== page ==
The citizens of the United Kingdom of Great Britain and Northern Ireland (more on that last bit in a moment) voted on June 23, 2016, to leave the European Union. In spite of the apparent fact that neither voters nor their government know what that means, Prime Minister Theresa May formally began the process of extricating her country from the bloc on March 29, 2017, which under the terms of Treaty of Lisbon means the U.K. should cease being a member of the EU on March 29, 2019, which is nine-and-a-half months away. Given how preciouslittle has been done to effect such a thing in the previous two years, all are agreed that a clean break on that date is not going to happen, and they’ve given themselves an extra 21 months to hash everything out. This, some of those experts that Britons were so eagerly sticking up two fingers in the direction of, is yet another Brexiteerfantasy awaiting dashing.
“Ministers must accept that not everything will be ready by December 2020,” the Institute for Government think tank says in a report this week.
“Work will continue, possibly for years, after Brexit. Business as usual will become Brexit as usual,” says the institute, a nonpartisan group with good access to government officials.
Extricating the U.K. from the thousands upon thousands of pages of the EU’s acquis—the bloc’s body of law and obligations, now embedded into British law over four decades of membership—will require “a massively complex, phased program,” Ivan Rogers, who resigned early last year as British ambassador to the EU over differences with Prime Minister Theresa May’s government, told a House of Commons committee this week. Brexit should be viewed, he said, “as a process, not as an event.”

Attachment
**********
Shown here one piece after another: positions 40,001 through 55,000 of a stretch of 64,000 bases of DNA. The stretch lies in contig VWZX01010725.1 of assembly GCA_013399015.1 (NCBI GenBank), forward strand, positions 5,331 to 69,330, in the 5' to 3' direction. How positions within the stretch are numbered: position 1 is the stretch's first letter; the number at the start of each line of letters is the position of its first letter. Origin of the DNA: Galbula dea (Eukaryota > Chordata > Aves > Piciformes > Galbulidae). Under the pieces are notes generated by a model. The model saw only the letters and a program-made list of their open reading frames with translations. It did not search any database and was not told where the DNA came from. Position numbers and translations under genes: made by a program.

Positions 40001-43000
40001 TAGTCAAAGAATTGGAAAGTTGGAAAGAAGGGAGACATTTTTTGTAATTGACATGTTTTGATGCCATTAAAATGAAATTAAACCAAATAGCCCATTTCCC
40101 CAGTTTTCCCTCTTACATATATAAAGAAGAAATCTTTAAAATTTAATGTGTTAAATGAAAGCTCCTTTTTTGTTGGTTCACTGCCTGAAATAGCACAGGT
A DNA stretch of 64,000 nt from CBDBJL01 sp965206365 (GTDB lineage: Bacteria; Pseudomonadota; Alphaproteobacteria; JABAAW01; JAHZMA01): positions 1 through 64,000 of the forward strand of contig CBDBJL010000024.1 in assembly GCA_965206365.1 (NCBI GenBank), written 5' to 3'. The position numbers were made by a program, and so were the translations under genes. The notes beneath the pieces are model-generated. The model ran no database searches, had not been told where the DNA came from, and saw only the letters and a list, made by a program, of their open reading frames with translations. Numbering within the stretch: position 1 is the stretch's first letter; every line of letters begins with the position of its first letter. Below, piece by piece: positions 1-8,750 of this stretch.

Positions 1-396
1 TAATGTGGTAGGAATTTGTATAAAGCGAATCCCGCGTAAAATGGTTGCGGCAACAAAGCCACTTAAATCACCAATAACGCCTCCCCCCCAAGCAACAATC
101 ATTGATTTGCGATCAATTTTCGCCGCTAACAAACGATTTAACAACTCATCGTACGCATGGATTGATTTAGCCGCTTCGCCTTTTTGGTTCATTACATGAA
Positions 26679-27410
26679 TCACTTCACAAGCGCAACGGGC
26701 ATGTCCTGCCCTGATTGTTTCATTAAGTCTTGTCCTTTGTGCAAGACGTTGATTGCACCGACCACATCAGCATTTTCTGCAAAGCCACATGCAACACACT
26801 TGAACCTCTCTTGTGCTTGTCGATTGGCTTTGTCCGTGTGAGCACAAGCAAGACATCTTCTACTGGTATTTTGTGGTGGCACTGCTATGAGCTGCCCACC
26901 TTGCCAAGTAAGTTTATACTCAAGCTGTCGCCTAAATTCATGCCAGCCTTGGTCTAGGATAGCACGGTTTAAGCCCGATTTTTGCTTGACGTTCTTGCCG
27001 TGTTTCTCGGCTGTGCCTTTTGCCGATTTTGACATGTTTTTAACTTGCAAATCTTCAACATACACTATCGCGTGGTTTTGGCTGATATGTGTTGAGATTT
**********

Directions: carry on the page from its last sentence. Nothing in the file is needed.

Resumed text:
Of course, the British government has already acknowledged that things won’t be done by the end of 2020 with regard to the stickiest wicket in the whole quagmire that is the Brexit pitch: Northern Ireland. Everyone agrees that a hard border must not reappear between those six counties and the 26 that achieved their own Brexit 97 years ago, because unpleasant things tend to happen when such a hard border exists. Everyone also agrees that there’s basically no way to avoid one if the U.K. is to leave Common Market. An extra year will be required to figure that one out.
To satisfy its anti-EU MPs, who fear the proposal could leave the U.K. indefinitely in thrall to the EU, the government has said it would like the backstop arrangement to finish by the end of 2021—ahead of the next U.K. general election. That is an aspiration, but Brussels has already objected that it can’t be a credible backstop if it is time-limited.
Nonetheless, the U.K. proposal could be the basis for a glide-path out of the EU that minimizes disruption to business.
Which is another way of saying that 2021 is too ambitious a target, and that, like a solution to the Irish question, the Brexit question is one that really has no answer, and thus finality is yet another illusion, and we’re going to have to be hearing about the theoretical construct of Brexit long after the merciful end of May’s premiership, and in all likelihood for the rest of our goddamned lives.